as an accessible study space and resource center. “The last thing we want is for students to feel that we don’t want them here,” said East librarian Ms. Julie Rion. Rather than setting a rigid limit, the problem should be approached with a more flexible attitude consistent with this desire to make the library a welcoming environment. If more than three students wish to use the library, study hall teachers should always call the library to ask if space is available, rather than automatically denying the additional students access to the library. And the librarians should _be open to allowing more students to come if there is availability. “The idea is not to limit [students], but the problem is when you send fifty kids and only have 12 computers, what else can we do?” Greenblatt said. Maintaining the lack of computers to be the main impetus for this policy, Greenblatt said that the librarians have made a presentation to Dr.

Chapman requesting more computers. Though having more computers would definitely be advantageous, Cherry Hill is a well-resourced district compared to many public schools around the country. Before adding more comp u t - ers, we must ensure that we are using the resources that we already have as efficiently as possible. All of the working computers in the library and the library computer lab should be open to students’ use, and when possible, study halls should be held in classroom that have computers. The librarians also said that with the Bring Your Own Device Policy, she hopes that students will be able to get computer-based assignments done anywhere, using their own electronic devices. This is indeed a terrific policy, and students who can should continue to take advantage of it. The library study hall policy stems from a valid problem, but must be carried out in a more flexible manner that allows the library to function as an accessible resource for all East students.

Pass photo by Andi Leff (‘14)/ Eastside Photo Editor

Horse-drawn carriages have no place in modern-day cities ■ By Shari Boiskin (‘17)

Eastside Staff

When strolling down the tourist-packed streets of Old City and Center City Philadelphia, it is almost impossible not to encounter a horse-drawn carriage. Horse-drawn carriages have been used as tourist attractions in cities since the 1800s when cars became the primary mode of transportation. But do these horses belong in modern-day cities? Ed Coffin, a spokesman for the Peace Advocacy Network (PAN), does not believe so. PAN has made great efforts against having horses in the city through pamphlets, handouts, petitions, and letters to council members and to the mayor of Philadelphia, Michael Nutter. While having horsedrawn carriages as a tourist attraction does rake in money, the effects on the horses themselves are detrimental. Having horsedrawn carriages in the city, according to the American Society for the Prevention of Cruelty to Animals (ASPCA) spokesman Bret Hop-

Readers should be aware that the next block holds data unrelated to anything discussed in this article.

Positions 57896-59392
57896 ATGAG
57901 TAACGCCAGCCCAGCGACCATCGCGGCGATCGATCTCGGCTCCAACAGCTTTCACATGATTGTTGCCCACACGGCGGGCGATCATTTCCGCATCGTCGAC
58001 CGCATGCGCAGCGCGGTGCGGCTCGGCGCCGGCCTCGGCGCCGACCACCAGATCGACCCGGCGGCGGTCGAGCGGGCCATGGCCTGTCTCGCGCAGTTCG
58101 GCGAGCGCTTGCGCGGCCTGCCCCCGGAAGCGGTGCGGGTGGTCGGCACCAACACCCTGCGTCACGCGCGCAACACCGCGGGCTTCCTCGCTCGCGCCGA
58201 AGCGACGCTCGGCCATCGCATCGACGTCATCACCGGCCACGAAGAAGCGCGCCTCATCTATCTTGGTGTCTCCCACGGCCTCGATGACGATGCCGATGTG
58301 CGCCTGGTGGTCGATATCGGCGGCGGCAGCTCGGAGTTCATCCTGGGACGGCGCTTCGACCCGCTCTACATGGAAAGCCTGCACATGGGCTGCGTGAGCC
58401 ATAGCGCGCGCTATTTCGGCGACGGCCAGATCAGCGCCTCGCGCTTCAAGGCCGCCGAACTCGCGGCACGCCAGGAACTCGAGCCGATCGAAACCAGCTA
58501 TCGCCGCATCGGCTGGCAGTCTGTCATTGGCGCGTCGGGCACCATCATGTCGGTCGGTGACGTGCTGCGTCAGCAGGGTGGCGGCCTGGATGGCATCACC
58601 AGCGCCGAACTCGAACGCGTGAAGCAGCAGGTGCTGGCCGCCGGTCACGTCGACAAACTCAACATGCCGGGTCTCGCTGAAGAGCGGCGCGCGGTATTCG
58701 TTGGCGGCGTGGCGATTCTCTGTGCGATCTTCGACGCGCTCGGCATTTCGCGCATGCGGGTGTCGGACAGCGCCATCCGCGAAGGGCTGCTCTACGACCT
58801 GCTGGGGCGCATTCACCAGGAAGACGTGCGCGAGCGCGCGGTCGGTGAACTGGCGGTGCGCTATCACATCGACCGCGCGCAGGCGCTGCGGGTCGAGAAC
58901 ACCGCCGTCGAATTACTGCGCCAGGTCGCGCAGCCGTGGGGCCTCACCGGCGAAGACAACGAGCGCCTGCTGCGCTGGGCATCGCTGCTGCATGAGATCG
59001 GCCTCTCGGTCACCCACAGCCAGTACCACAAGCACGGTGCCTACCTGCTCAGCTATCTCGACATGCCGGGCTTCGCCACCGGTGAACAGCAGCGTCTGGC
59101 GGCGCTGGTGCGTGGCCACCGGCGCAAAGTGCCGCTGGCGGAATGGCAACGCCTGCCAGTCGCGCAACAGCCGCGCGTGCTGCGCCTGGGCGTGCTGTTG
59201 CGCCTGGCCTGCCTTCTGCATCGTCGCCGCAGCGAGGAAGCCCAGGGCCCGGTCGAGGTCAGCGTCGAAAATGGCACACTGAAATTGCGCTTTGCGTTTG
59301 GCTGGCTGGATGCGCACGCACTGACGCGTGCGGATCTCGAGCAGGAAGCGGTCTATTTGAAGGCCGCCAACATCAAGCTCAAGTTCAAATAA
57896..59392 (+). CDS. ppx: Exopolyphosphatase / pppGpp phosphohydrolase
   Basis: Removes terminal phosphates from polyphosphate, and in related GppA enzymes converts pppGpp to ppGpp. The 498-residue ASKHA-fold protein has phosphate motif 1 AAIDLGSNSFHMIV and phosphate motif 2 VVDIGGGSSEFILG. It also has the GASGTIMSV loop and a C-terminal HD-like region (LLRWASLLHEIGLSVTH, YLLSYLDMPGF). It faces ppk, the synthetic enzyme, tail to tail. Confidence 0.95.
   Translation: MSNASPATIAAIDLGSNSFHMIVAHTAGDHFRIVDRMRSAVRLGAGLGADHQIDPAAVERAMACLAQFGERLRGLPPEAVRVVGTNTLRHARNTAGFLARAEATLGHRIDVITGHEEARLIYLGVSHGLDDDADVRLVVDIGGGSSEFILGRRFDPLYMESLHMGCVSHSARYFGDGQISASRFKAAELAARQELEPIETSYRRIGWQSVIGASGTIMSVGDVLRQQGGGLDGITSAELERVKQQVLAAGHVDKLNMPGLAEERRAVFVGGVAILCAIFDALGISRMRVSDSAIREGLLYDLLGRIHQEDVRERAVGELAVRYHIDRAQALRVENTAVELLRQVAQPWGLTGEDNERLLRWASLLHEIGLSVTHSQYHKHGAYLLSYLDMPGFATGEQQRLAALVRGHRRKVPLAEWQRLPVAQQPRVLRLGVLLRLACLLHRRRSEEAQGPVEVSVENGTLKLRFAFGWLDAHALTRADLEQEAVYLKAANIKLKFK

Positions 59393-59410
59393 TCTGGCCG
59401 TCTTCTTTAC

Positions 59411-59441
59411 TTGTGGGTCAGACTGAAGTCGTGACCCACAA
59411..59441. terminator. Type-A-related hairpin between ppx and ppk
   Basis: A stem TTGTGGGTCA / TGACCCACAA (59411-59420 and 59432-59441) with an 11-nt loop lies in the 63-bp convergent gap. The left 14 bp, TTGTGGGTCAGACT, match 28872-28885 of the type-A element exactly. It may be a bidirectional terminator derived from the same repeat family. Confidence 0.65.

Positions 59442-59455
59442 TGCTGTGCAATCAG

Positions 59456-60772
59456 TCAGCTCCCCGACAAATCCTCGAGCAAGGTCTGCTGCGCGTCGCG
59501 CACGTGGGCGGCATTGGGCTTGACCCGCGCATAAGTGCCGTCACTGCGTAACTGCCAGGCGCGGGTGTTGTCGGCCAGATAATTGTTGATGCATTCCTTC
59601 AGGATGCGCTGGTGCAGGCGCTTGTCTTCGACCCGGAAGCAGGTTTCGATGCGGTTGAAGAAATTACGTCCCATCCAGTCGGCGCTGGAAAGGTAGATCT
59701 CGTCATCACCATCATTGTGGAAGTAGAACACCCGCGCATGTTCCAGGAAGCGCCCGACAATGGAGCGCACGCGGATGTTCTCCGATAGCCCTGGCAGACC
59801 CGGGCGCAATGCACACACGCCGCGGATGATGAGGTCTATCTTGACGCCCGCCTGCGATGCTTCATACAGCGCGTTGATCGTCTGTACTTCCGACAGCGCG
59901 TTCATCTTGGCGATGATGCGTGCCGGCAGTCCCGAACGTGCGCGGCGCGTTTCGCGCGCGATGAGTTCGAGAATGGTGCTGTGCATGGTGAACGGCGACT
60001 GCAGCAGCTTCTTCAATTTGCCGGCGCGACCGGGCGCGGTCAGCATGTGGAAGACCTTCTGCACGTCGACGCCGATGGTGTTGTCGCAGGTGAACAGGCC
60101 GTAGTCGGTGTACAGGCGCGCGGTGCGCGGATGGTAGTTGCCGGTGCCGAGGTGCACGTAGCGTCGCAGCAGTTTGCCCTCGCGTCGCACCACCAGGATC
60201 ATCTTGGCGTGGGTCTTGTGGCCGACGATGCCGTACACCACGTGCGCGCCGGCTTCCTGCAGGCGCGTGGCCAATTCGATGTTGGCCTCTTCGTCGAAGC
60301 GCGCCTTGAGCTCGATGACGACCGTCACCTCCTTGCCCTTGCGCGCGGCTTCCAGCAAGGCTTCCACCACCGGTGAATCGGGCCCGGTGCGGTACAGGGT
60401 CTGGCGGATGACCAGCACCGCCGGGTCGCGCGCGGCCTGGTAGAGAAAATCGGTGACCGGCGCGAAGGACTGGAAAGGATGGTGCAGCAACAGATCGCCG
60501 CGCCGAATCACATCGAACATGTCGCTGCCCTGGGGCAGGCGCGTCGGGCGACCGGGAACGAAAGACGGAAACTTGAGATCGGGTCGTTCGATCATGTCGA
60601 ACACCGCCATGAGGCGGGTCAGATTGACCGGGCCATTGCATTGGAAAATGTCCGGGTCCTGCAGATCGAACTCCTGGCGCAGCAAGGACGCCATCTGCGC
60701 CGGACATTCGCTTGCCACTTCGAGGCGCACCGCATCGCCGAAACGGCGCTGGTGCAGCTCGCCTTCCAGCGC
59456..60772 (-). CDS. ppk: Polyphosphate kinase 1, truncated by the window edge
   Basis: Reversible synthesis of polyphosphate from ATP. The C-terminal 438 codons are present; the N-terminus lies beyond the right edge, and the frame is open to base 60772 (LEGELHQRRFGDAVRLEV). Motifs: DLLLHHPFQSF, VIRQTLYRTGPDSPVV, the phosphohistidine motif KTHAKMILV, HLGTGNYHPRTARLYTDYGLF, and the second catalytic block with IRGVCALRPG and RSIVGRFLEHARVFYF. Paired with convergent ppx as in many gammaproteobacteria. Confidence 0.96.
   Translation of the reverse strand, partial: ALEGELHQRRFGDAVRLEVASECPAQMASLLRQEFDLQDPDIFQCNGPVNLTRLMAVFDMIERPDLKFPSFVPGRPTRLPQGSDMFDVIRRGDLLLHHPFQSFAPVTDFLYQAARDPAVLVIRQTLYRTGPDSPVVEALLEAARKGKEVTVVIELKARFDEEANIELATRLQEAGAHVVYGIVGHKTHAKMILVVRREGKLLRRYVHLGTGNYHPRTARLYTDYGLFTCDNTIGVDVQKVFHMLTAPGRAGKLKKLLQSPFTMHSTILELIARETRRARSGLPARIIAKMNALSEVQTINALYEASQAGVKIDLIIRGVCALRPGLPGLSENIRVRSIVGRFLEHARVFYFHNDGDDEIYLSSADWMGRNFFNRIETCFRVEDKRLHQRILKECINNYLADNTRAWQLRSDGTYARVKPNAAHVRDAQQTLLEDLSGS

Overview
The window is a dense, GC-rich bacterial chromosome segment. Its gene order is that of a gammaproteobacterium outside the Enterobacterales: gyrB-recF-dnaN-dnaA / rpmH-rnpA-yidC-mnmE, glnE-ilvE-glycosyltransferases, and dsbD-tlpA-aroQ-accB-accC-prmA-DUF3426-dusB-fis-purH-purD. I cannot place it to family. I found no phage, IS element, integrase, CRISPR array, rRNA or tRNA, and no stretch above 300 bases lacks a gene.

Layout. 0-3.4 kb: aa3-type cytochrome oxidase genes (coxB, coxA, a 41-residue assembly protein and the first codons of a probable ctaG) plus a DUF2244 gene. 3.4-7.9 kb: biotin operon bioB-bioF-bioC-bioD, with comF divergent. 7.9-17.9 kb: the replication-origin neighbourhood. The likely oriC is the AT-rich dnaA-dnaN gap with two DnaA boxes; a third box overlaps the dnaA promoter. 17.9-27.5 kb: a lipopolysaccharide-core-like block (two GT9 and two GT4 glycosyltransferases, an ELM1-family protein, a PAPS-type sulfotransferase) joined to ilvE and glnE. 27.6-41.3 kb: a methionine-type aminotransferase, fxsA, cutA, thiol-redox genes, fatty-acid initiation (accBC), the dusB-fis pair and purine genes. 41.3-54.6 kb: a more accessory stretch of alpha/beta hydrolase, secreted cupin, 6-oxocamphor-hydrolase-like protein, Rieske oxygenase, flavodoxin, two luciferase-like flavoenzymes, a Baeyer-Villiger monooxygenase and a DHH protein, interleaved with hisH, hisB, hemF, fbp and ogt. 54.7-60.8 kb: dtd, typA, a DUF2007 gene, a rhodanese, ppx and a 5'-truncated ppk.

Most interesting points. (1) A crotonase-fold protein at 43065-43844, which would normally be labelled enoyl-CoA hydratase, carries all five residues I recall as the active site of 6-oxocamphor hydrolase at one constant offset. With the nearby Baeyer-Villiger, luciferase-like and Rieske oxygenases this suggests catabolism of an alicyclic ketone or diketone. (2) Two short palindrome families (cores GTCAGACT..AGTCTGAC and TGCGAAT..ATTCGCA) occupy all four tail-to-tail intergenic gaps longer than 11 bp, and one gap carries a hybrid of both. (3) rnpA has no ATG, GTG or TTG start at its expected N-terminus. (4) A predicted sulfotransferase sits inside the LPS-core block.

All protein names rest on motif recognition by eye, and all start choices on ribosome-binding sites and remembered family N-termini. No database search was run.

man, “is unnatural, unnecment of the horses, there in the road, social media essary and an undeniable have been dozens of cases went crazy over the horsestrain on the horses’ quality of collisions between pedesdrawn carriages in the city. of life.” And Brandon Gittletrians, cars and the horses, “At least once a year we man, PAN’s Horse-Drawn which not only endangers have some sort of carriage Carriage Legislative Direcanimals, but humans too. accident,” said Coffin. tor, said “it is time to ban After the incident last year However, there are only the cruel horse-drawn carwhen a horse fell due to an two horse-drawn carriage riage industry.” open manhole or an indent companies in Philadelphia: There a r e rules o u t lining how the horses should be treated, created by the city of Philadelphia. According to a 2010 article by PAN, those rules are seldom followed, resulting in sickly, abused horses. Alison Wooten(‘14)/ Eastside Photo Editor Besides the treat- A horse lugs a tourist-filled carriage through Philadelphia.

Philadelphia Carriage Company and ‘76 Carriage Company. The industry is not as big or as close to the scale of the horse drawncarriage business in New York City, and therefore it would not be extremely difficult for the companies to switch to using an alternative like New York Mayor Bill de Blasio’s idea of using electric antique-styled cars instead of horses. De Blasio’s more humane and eco-friendly substitute, which still allows tourists to enjoy a historic experience, can easily be introduced to Philadelphia streets. In the beginning, having horse-drawn carriages in the city may have seemed like a brilliant idea, but now it only creates problems. With all of these issues circling the business, how long can it last? Many say it would be an embarrassment for Philadelphia to continue with this cruel practice when even New York is calling it quits. Horse-drawn carriages are not crucial to Philadelphia’s economy, nor are they necessary, for they endanger both the horses and humans. The time of horsedrawn carriages is over.


Page 8


February 2014

Cherry Hill High School East

Editorials represent the views and opinions of the Eastside Editorial Board.